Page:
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Iran’s blogfather: Facebook, Instagram, and Twitter are killing the web (The Guardian)

Even before I went to jail, though, the power of hyperlinks was being curbed. Its biggest enemy was a philosophy that combined two of the most dominant, and most overrated, values of our times: newness and popularity. (Isn’t this embodied these days by the real-world dominance of young celebrities?) That philosophy is the stream. The stream now dominates the way people receive information on the web. Fewer users are directly checking dedicated webpages, instead getting fed by a never-ending flow of information that’s picked for them by complex and secretive algorithms.

I miss when people took time to be exposed to opinions other than their own, and bothered to read more than a paragraph or 140 characters. I miss the days when I could write something on my own blog, publish on my own domain, without taking an equal time to promote it on numerous social networks; when nobody cared about likes and reshares, and best time to post.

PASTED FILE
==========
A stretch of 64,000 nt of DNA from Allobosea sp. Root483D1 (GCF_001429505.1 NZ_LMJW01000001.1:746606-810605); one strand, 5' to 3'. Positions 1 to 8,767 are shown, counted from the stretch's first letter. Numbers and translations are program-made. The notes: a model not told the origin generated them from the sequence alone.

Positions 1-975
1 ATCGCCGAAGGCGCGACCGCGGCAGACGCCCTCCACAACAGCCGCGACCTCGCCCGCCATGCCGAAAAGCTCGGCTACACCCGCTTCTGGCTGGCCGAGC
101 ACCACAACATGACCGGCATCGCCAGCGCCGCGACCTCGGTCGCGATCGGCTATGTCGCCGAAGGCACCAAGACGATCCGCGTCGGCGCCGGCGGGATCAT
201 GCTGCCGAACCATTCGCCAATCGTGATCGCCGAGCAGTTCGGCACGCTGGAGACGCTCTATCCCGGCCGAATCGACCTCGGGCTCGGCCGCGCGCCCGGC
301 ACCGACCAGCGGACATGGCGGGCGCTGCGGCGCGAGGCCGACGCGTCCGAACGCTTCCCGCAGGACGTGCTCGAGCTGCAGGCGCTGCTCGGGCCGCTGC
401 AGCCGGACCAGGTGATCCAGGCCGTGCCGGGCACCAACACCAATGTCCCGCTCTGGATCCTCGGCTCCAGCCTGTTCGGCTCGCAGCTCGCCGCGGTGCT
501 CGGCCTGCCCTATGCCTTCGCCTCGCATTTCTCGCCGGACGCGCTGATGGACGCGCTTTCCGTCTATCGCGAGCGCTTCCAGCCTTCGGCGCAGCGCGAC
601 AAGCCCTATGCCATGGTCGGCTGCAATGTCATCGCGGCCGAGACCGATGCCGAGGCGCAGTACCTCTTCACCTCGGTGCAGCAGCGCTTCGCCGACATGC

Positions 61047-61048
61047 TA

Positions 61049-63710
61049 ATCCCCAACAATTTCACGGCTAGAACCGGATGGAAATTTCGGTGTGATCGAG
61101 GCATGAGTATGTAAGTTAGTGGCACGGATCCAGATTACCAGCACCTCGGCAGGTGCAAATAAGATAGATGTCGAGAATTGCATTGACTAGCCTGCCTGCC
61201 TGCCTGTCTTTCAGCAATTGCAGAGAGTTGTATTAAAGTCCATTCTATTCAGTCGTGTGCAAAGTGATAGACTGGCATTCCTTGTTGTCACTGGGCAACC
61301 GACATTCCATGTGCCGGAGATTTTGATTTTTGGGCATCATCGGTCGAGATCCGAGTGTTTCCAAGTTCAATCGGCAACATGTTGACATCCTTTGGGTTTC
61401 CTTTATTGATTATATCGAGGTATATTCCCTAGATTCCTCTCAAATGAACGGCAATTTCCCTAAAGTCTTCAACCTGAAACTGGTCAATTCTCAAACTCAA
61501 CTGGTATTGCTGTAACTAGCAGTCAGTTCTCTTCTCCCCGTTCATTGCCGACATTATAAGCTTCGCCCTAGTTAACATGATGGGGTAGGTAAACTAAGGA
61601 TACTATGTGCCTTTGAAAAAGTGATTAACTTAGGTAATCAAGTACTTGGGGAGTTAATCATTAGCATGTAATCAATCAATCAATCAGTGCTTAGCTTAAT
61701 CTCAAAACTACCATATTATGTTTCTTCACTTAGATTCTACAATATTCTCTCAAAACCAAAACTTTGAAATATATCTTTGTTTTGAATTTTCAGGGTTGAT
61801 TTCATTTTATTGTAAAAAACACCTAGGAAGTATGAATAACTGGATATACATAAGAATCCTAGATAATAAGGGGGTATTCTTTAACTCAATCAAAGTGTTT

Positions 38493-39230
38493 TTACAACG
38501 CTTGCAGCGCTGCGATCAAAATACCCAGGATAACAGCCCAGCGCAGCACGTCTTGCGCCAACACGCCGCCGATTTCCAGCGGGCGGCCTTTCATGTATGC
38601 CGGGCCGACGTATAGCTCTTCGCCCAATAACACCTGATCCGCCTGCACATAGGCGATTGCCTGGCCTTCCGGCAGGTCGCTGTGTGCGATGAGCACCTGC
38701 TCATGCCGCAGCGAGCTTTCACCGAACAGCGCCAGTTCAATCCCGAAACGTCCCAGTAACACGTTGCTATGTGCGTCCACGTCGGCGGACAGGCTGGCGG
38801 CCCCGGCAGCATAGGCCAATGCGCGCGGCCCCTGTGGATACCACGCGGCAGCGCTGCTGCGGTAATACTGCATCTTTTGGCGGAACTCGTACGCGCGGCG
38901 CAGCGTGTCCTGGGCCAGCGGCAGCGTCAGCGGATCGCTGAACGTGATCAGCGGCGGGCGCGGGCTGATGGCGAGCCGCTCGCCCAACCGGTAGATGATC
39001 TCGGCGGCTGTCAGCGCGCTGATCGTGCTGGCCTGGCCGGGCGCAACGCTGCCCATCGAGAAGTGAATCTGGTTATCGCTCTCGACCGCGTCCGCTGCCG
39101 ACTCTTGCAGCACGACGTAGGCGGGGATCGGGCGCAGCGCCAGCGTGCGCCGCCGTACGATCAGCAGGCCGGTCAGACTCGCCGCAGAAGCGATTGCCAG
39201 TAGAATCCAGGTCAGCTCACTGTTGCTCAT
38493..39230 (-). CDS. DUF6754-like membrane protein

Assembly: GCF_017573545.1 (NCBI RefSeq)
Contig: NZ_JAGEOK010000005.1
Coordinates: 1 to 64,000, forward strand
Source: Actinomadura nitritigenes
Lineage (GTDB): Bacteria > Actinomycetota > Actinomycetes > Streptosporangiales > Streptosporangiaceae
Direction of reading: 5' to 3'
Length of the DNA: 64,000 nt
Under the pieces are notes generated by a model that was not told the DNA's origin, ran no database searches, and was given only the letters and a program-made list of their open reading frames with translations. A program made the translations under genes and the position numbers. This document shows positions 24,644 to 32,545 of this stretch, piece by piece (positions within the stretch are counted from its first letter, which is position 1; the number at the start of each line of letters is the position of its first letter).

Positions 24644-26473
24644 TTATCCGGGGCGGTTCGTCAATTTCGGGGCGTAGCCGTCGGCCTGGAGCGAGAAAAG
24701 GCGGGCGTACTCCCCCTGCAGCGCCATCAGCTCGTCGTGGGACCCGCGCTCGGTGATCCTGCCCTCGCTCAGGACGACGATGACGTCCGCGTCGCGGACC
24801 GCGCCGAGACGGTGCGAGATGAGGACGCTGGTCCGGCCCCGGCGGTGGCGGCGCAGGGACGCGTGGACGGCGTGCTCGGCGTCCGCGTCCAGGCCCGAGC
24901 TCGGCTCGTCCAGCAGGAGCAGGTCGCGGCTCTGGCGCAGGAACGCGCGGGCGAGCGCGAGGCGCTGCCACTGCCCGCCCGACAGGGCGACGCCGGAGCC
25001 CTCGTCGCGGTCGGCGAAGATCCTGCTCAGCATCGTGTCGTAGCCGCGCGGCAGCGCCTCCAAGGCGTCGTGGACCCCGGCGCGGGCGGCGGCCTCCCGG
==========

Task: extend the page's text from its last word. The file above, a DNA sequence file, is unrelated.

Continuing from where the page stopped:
The whole article is worth reading but that last paragraph is a truth I can’t agree with enough. It seems like it is harder and harder to just write something and have someone read it or take a picture and have people enjoy it. Instead everything has to be “curated” and cared for to catch as many views and likes as possible.

I am even guilty of it here. On Twitter I linked to my link post here rather than the article itself. I want people to read my thoughts on the article rather than the article alone…

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  1. January 2, 2016

    I agree with this post. I’m a little slow or self isolated by choice at times but lately I have started seeing blog post comments that just say “TL;DR” which is clever but seem odd on 200 to 300 word posts. Like if it’s too long to tweet then it’s not worth reading 🙂

    • Stephan Segraves #
      January 4, 2016

      Dan,

      Yeah, it seems like the general feeling is that people are too lazy and won’t read content. By modifying your way of posting to appeal to that audience, you are simply reinforcing the idea that long form content no longer matters.

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